Fig. 4. Distribution of concentrations of РМ10 (C·103, µg m–3) at a height of 52 m using the results of lidar measurements. Sub-base: vector map of the territory of Belgorod.Fig. 4. Distribution of concentrations of РМ10 (C·103, µg m–3) at a height of 52 m using the results of lidar measurements. Sub-base: vector map of the territory of Belgorod.

Thus, an integrative approach has been suggested for using mobile multi-wave (1064, 532, and 355 nm) lidar (МWL-60) and specialized software in estimating the emission rates of PM10 and PM2.5, and for adapting lidar measurements to the monitoring emission of TSP by gravimetric method common in Russia. As a result, standard and actual values of emissions of РМ10 and РМ2.5 from tall sources, obtained using laser based monitoring and mathematical simulation, may be compared. For the task of improving the promptness of monitoring PM emissions, a methodological approach is suggested, which is based on comparison of the results of lidar measurements and mathematical simulation of distribution of suspended PM concentrations.


CONCLUSIONS


In this paper uses an example of air pollution assessment for an industrial urban center of Russia (Belgorod) to demonstrate the importance of monitoring PM10 and РМ2.5 emissions relative to established standards for air quality. When these emissions remain unmonitored (which is typical for many industrial centers in Russia), capturing the spatial distribution of suspended PM, taking into consideration its degree of aerial dispersion and the available monitoring within the city, including lidar technologies, becomes urgent. Hence, an algorithm for estimating the spatial distribution of the РМ10 and РМ2.5 based on numerical modeling was developed.

The results indicate that fine suspended particles from tall sources (≥ 50 m) contributed 39% of the total solid pollutants emitted from stationary sources in Belgorod. Factories producing cement and construction materials contributed 50–51% of the PM10 and 42–45% of the РМ2.5. Although the mean annual concentrations for РМ10 and РМ2.5 in the residential zone did not exceed the TLVam, the maximum TSP, caused by industrial and vehicular emissions, exceeded the TLVms by 1.7–2.3 times during the summer. The stable PM10/TSP (0.59) and РМ2.5/TSP (0.39) ratios simplified the procedure for assessing the PM10 and РМ2.5 levels via the TSP concentration, which was obtained by computational monitoring.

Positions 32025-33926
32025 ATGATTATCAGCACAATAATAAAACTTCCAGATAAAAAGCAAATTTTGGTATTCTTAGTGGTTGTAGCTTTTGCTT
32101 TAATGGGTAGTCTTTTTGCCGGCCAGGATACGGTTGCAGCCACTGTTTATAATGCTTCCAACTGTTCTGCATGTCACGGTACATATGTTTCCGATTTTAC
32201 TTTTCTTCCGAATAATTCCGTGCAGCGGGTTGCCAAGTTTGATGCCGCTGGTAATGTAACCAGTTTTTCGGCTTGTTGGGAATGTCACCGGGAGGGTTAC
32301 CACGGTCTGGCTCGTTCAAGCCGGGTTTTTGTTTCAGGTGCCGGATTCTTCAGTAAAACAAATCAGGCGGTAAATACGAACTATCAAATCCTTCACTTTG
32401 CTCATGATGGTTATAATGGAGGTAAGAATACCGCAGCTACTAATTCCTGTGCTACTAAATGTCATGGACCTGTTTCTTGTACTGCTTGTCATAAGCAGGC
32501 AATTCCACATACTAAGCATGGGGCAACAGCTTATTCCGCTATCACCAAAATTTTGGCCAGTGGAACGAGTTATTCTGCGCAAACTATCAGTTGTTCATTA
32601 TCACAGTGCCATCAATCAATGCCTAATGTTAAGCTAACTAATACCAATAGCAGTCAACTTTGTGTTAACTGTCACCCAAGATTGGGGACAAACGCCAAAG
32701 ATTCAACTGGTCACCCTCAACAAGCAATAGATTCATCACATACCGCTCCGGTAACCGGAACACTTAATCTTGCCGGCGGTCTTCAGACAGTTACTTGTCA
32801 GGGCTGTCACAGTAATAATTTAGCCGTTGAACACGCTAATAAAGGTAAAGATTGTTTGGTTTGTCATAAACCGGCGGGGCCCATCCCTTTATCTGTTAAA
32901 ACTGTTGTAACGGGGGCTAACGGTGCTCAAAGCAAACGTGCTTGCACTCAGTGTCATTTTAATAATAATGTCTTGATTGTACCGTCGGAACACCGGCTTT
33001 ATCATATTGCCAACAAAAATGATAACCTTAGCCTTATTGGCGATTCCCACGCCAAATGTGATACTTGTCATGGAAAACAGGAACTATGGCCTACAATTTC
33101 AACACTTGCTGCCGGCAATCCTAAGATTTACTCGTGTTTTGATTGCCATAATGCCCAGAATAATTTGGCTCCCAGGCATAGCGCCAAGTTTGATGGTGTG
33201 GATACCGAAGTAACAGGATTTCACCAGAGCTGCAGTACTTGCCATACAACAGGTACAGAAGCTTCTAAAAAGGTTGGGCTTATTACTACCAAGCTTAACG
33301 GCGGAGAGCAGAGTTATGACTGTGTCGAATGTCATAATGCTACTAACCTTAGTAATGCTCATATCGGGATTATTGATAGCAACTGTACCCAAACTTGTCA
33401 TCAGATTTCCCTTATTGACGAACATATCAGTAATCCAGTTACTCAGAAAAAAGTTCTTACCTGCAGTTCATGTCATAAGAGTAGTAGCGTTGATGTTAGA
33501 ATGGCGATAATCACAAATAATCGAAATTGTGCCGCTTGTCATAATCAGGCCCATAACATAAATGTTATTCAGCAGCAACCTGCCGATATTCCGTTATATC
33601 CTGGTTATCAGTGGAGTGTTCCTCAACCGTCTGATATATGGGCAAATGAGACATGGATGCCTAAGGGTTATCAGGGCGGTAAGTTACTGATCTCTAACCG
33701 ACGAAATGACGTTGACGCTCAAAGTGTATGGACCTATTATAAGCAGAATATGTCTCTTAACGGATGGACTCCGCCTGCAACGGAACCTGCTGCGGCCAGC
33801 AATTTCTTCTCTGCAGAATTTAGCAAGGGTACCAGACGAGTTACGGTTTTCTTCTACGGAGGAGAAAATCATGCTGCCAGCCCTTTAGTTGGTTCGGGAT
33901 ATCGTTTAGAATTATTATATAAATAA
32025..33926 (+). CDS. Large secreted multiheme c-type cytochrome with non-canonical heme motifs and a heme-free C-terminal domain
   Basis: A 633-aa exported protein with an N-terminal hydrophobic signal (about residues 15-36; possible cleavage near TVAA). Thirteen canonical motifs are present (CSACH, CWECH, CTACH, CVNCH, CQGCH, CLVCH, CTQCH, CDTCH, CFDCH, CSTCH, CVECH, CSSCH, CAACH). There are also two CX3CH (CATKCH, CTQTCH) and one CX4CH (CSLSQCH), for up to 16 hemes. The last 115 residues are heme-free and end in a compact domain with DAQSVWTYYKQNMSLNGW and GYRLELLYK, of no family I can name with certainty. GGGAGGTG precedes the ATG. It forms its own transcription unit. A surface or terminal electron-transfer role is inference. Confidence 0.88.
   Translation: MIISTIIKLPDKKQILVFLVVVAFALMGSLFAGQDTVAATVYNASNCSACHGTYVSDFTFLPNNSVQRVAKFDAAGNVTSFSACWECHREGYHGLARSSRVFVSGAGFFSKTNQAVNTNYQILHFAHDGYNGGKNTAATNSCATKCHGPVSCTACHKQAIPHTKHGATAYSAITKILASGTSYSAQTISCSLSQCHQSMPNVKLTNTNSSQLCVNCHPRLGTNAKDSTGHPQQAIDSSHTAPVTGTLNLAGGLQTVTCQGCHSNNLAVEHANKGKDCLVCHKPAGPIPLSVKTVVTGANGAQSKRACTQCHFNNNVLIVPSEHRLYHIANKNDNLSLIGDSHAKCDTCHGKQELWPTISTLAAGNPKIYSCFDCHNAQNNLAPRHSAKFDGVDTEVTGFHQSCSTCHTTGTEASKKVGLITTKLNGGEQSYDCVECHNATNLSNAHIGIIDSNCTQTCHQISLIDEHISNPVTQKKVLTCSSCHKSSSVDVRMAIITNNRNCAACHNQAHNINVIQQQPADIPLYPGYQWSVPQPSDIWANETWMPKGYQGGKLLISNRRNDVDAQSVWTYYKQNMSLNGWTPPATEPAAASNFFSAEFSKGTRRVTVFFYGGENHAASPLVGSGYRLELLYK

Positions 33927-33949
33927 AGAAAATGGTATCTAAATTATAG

Lidar observations revealed that when emissions from high-production cement factories did not exceed the permitted levels, the dominant solid particles were 2–4 µm in diameter. Furthermore, a series of measurements established that in cases of salvo emissions and exceedances, most particles that were > 10 µm fell on the ground approximately 0.5 km from the factory, and the fraction composed by these particles increased with the distance from the source.

Excessive РМ10 and PM2.5 was detected by comparing TSP concentrations observed at three stationary observation sites with the maximum measured values (reference concentrations). When the measured concentration exceeded the reference value, it was deemed necessary to conduct operational monitoring, first to measure emissions from the main sources of solid pollutants and then to assess the risk of pollutant deposition in the residential area of the city. Lidar is a promising technology for monitoring emissions from tall sources. In our study, we used mobile multi-wave lidar (МWL-60) and special software. The use of three-wavelength (1064, 532, and 355 nm) and polarized (532 nm) lidar sensing enabled us to evaluate the size distribution of PM in industrial plumes and to discern complex particle shapes, which is a good addition to the numerical simulations of pollutant distribution patterns over different functional zones of the industrial center.

It has been suggested that the effectiveness of the existing monitoring system could be boosted by comparing the TSP concentrations measured at stationary monitoring stations with benchmark concentrations calculated for warm and cold periods. This study was conducted to integrate the data from lidar observation of РМ10 and РМ2.5 with TSP monitoring systems, thus increasing the effectiveness of the latter.


ACKNOWLEDGMENTS


This work was supported by the Ministry of Science and Education of the Russian Federation (the 2017–2019 state assignment for the Belgorod State National Research University, Project No. 5.4711.2017/6.7). The authors are very grateful to Dr. James Campbell and anonymous reviewers for their valuable comments and suggestions on our paper.


Aerosol Air Qual. Res. 19 :504 -515 . https://doi.org/10.4209/aaqr.2017.12.0593